WASHINGTON, D.C. — Now what?
That was the question ringing through the halls of the Capitol today after what some in the press have dubbed the “Scott Heard ‘Round the World” — Republican Scott Brown winning the Massachusetts Senate seat once held by the late Ted Kennedy. Brown has pledged to be the 41st vote against Democrat-backed health care legislation, leaving one bill that has already passed the House and another that cleared the Senate in limbo.
“There will be discussions among my colleagues about what happens next,” Sen. Al Franken said. “I’m not sure right now what the best process is.”
“It obviously has changed the debate, because the presumption before tonight was that the House and Senate leadership would come up with something that could pass both bodies,” Republican Rep. John Kline said, adding that without the Democrats’ 60th vote, it would be a nearly impossible task to pass anything resembling current legislation through the Senate.
Several options remain on the table, among them asking the House to approve the Senate bill or trying to push a merged bill through the Senate using budget reconciliation, a complex procedure that would only require 51 Senate votes but might not allow for all parts of the current legislation to go through. Alternately, leaders could force Senate Republicans to actually stand on the floor of the Senate and filibuster the health care bill or give up on current legislation and start anew with a smaller package.
“We’ve got to look at every option, including reconciliation,” Rep. Keith Ellison said. “The bottom line is we’ve got to buck up and do it.”
Part of the current uncertainty is because Brown’s victory snuck up on many in Washington.
At the end of last week, House Democrats held their annual caucus retreat. Not mentioned during that time was a contingency plan on what to do if Brown won. Polls at that point showed the race tightening, and as the week drew on, Brown pulled into the lead. According to Pollster.com, which tracks this sort of thing, no major independent survey showed the Democrat Coakley ahead after Jan. 11.
Yet at 7 p.m. Tuesday, just one hour before polls closed in Massachusetts, House Democrats held a caucus meeting where leaders briefed their members on the current negotiations between the House and the Senate. Democratic insiders said some parts of the compromise that have already been hammered out — public health, Indian health and parts of the Medicare and Medicaid costs — have already been sent to the Congressional Budget Office so the agency could get a jump start on scoring them. Not mentioned, according to insiders, was a detailed contingency plan should Brown win the election.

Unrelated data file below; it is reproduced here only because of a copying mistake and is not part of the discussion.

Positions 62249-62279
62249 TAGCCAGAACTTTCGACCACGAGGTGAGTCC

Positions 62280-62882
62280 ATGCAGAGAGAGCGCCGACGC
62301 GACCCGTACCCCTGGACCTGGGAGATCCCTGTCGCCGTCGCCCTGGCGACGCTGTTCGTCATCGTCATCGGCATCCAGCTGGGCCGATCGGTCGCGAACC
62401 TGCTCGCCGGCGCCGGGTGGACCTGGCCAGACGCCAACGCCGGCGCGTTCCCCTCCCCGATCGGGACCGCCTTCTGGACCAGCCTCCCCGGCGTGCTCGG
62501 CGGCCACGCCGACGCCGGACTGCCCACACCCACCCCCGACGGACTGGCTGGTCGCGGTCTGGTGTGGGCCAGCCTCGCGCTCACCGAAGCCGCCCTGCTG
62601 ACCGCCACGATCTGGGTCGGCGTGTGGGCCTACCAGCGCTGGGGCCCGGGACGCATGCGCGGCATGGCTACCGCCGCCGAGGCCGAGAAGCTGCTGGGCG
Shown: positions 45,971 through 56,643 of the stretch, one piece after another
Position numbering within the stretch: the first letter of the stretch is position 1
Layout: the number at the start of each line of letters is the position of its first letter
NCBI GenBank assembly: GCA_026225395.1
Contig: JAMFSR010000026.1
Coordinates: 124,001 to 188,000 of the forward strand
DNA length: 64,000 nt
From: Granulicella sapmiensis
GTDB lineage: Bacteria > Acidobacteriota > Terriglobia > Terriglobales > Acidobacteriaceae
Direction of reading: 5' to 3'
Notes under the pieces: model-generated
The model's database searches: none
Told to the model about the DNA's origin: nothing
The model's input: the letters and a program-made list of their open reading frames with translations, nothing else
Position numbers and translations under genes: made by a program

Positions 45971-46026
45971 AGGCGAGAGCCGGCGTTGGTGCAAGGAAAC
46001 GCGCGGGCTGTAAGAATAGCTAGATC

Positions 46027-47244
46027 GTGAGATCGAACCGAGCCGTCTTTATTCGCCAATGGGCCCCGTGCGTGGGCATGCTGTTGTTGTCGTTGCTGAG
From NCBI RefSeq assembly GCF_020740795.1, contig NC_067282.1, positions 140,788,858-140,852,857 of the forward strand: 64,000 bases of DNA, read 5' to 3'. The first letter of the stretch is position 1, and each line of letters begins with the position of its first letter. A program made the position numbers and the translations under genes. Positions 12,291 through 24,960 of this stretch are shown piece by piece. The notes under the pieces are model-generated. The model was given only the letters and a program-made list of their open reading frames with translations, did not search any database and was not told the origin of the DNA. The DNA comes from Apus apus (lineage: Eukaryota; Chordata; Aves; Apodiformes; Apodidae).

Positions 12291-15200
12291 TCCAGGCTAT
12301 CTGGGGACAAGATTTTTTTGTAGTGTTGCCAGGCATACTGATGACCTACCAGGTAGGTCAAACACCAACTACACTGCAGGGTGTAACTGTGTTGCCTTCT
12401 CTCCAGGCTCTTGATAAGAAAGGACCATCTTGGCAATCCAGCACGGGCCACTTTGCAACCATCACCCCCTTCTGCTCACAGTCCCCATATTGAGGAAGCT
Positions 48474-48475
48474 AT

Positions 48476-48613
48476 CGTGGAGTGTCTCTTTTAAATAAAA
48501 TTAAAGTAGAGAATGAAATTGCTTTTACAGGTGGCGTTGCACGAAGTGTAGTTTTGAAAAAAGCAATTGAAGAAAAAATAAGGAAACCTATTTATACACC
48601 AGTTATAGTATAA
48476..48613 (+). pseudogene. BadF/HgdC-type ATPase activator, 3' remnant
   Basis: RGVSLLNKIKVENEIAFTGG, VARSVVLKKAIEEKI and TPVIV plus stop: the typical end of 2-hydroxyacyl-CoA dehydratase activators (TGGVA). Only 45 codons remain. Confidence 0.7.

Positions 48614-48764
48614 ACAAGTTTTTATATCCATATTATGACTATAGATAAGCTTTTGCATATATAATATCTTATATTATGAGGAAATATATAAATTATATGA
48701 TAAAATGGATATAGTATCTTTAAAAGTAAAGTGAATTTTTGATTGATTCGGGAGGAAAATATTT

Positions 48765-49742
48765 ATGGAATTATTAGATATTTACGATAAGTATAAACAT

Rep. Betty McCollum said House Speaker Nancy Pelosi told the caucus that the plan was to continue moving forward with negotiations regardless of what happened in the special election.
Less than three hours later, Coakley conceded and Brown was declared the winner in Massachusetts, signaling an end to the Democrats’ filibuster-proof majority in the Senate.
Democrats: Press on
So now what?
One plan that had been seriously considered was to have the House vote on the Senate’s already-passed bill, then use the ensuing technical amendments process to “fix” what House members don’t like. However, as the day wore on that scheme seemed to be losing favor amidst concerns that the Senate bill might not have enough House votes to pass. Rep. Bart Stupak — the Michigan Democrat who authored the abortion-restricting Stupak Amendment — estimated that only 100 Democrats would actually support the Senate’s bill if it came up for a vote, a guess that Rep. Collin Peterson said “probably isn’t that far off.”
“No, I would not vote yes, and I don’t think they could pass it in the House,” said Peterson, the only Minnesota Democrat to vote against the House’s health care reform bill.
“I don’t think I’m going to be voting for Ben Nelson’s Nebraska provision,” McCollum, referencing a deal cut with Nelson whereby 49 states would chip in to pay for Medicaid expansion in Nebraska alone now known colloquially as the “Cornhusker Kickback”.
In fact, a MinnPost survey of Minnesota House Democrats turned up just one — Rep. Tim Walz — who said that he’d likely back the Senate’s bill if it came to the House floor.
“I think I can be comfortable with that,” Walz said in an interview Monday. “I never saw this as one bill and done, there’s going to be more. It’s about changing the system that’s broken.”
It’s unclear how the other two Minnesota House Democrats, Keith Ellison and Jim Oberstar, would vote.